An out-of-this-world adventure in Utah

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    By MELODY PETTIT

    A group of BYU students were spotted in southern utah wearing space suits and driving around Martian-looking soil in ATV?s. These were no space explores but students studying under David Allred, a physics and astronomy professor at BYU.

    Allred is a member of the Mars Society and helped to organize the building of a Mars simulation exhibit that would help decide what resources would need to be invented before someone can go to Mars.

    It is an analog research station in an artic-kind of environment, located in southern utah. He said the Mars Society decided the Utah land looks a lot like Mars to people because it is very red, because of the kind of soil there grows very few plants and because it has an eroded look. BYU is the closest major university to the site and is in charge of a large part of the analog station.

    ?It helps people to understand what challenges and opportunities about questions about the current state of Mars,? Allred said.

    Allred helped a group of about 20 teachers from the Utah Valley region learn new ways to teach science to their students this week by teaching at the 16th annual ?Pathway to Mars? workshop held at BYU.

    The workshop is four days of lectures by guest speakers and hands on activities to show teachers new techniques on how to get their students excited about the subject they teach.

    ?This program is to make science more exciting and math less intimidating,? said John Vanderford, the outreach director at Utah State University and organizer of ?Pathway to Mars.?

    The Rocky Mountain NASA Space Grant Consortium funds this program and many others like it. According to the official Web site, one important goal among the many objectives of the Rocky Mountain NASA Space Grant Consortium, is to ?assist teachers and curriculae in education and space-related experiences.?

    Vanderford said many students shy away from science and math because they are intimidated or turned off from an early age.

    ?The key to getting students involved and interested is hands-on activities,? Vanderford said. ?Make it exciting and fun.?

    One of the elements of getting the teachers excited about science and math, Vanderford said, is to have good speakers throughout the workshop.

    Allred will teach the teachers the importance of learning about life on Mars to learn more about the origin of the universe, the solar system and the origin of the Earth and Mars.

    ?If Mars has life and it is related to us, that means probably the transferring of matter back and forth meant there was one creation but it had two planets,? Allred Said. ?But if it is very different from us then it means that life is we cant make it happen again but it may not be that uncommon in the universe. It is a very important thing to find out.?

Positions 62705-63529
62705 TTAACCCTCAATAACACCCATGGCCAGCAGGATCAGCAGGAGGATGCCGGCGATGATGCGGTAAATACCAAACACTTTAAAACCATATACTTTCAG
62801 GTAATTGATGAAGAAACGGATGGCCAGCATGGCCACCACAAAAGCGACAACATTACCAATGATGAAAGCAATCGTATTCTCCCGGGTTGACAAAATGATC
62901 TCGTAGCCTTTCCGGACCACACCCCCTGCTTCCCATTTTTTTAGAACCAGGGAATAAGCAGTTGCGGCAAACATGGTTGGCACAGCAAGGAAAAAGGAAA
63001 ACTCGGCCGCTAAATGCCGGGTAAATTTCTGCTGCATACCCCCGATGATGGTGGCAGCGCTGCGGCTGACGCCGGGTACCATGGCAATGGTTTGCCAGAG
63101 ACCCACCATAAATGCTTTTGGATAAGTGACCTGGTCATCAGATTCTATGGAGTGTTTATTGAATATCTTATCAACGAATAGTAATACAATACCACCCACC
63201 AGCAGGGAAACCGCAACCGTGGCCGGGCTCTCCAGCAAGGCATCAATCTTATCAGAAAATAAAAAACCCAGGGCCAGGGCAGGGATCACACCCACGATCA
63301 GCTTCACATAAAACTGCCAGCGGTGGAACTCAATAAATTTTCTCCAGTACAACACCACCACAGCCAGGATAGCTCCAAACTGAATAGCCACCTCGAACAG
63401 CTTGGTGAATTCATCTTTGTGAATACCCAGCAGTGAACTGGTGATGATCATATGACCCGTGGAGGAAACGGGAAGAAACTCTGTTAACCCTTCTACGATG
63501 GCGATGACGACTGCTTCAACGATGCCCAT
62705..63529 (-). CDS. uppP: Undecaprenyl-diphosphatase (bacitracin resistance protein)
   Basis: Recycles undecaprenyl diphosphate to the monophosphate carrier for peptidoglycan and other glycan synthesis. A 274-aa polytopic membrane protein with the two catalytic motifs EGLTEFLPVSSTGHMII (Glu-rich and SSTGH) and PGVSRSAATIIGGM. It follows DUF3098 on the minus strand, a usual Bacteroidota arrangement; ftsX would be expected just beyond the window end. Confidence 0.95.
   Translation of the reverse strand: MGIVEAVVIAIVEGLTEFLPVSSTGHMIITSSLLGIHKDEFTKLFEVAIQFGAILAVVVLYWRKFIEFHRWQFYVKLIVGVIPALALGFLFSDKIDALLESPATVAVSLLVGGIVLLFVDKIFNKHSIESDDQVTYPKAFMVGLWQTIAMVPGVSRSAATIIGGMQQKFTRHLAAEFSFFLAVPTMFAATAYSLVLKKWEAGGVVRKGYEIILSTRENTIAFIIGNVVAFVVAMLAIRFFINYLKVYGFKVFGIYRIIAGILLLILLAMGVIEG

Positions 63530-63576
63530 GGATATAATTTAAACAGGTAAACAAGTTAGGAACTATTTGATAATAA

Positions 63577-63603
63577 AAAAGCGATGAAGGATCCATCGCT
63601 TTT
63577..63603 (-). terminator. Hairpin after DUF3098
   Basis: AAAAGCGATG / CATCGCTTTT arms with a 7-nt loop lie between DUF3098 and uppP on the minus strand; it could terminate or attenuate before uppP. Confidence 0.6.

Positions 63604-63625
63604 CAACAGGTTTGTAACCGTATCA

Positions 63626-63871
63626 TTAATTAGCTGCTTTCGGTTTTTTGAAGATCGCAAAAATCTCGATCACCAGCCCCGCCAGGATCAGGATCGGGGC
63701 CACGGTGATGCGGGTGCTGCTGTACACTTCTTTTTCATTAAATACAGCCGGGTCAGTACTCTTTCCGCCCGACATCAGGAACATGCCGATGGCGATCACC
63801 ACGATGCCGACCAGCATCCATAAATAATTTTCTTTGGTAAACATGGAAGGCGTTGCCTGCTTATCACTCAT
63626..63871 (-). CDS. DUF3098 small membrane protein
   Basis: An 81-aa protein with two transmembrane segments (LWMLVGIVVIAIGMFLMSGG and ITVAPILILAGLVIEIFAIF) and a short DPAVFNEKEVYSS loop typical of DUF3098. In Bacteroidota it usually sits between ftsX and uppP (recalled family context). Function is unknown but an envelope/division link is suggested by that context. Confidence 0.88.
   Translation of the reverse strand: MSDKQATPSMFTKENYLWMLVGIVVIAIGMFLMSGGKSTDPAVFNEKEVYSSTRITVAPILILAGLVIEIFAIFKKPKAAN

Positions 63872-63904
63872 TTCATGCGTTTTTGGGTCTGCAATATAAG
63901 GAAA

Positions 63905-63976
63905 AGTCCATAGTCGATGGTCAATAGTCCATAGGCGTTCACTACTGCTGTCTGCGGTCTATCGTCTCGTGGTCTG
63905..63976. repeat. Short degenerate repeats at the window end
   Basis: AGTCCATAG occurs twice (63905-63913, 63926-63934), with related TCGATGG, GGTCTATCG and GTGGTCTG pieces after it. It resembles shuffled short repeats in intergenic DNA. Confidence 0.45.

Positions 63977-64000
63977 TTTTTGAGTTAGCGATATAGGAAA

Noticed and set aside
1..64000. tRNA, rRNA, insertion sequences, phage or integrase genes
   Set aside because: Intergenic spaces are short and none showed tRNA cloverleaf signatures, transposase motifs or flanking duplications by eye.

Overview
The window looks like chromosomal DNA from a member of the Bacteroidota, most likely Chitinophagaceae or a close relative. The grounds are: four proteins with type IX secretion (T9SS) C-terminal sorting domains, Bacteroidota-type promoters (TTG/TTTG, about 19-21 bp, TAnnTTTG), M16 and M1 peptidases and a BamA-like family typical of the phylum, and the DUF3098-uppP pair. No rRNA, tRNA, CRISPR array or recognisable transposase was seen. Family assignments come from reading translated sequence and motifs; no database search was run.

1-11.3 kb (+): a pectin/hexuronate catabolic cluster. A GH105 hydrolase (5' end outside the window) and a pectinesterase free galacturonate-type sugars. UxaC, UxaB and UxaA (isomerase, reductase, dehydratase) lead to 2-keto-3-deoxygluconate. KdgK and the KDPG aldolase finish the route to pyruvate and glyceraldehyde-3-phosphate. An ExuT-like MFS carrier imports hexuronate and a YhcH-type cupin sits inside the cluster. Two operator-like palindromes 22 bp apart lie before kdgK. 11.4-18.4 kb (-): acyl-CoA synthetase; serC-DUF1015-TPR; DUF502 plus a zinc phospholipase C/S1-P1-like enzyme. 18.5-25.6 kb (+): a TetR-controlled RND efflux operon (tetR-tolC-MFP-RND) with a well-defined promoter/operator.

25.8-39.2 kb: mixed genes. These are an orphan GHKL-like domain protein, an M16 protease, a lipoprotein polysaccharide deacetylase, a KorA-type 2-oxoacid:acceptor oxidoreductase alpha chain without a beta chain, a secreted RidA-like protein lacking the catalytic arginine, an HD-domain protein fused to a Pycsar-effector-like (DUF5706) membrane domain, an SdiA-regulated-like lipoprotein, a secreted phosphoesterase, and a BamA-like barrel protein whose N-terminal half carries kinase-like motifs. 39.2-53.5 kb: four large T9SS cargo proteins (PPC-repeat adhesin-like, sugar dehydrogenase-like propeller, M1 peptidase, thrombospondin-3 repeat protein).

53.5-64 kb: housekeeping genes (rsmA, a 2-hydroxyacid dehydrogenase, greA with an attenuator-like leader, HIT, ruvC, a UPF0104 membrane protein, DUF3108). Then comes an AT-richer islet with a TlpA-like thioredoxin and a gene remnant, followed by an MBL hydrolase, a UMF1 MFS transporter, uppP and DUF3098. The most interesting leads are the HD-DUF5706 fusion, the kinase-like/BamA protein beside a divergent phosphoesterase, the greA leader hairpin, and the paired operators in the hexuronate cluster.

Allred supports the theory of life on Mars, but not the kind of intelligent life in movies and novels.

    ?There aren?t going to be any inhabitants like in the ?War of the Worlds,? coming down and bothering people,? Allred said. ?Otherwise they would have come here because it?s much easier place to live.?

    ?Scientist and ordinary people have always assumed there would be intelligent life all over the universe and we?ve gradually been disappointed,? Allred said. ?We are realizing all the time that the Earth is more and more special.?

    Bacteria could have survived millions of years in rocks or a spore state, Allred said. In his research, Allred has found bacteria that digest different minerals deep under the Earth. There could also be areas where there is still water and bacterial life deep under the surface of Mars.

    ?But that would take hundreds of years to find, if its deep under Mars, because you have to do drilling on Mars and that may take awhile,? he said.

    Allred said scientists are much closer to going to Mars than most people think. He said the original estimate of a half of a trillion dollars to get to Mars was inflated by mistake. He said it is much cheaper now that we are focusing on using materials already on Mars to get back to Earth.

    ?This would decrease the price a lot,? he said. ?People now estimate between 10 billion and 40 billion dollars to go to Mars. We could probably be to Mars in 15-20 years. But you could probably go faster than that if you were Bill Gates.?

    Allred said a trip to Mars would be the longest trip ever taken. It would take four to six months to get there from Earth and could be quite dangerous.

    ?Safety says stay home, and exploration says go out,? Allred said. ?We have to figure out a way to keep people alive and well while they are doing exploration.?

    Even though it is most like Earth, Allred said there are aspects that make Mars completely inhabitable.

    ?The atmospheric pressure on Mars is what makes it so inhospitable to life now,? Allred said. ?It?s about the same pressure, as you would have at 100 thousand feet above the Earth right now. That is three times as high as Mount Everest.?

    Allred is now working on a project to see if unmanned aerial vehicles could be of assistance to astronauts in exploring Mars. These machines don?t need oxygen and don?t get tired like humans do.

    Lisa Ogle, the Aerospace Education Specialist for Utah and Wyoming, said programs like this are very important for teachers to attend.

    ?This program directly affects the kids because the teachers go back to the classroom more enthused and exited about planets and science,? she said.

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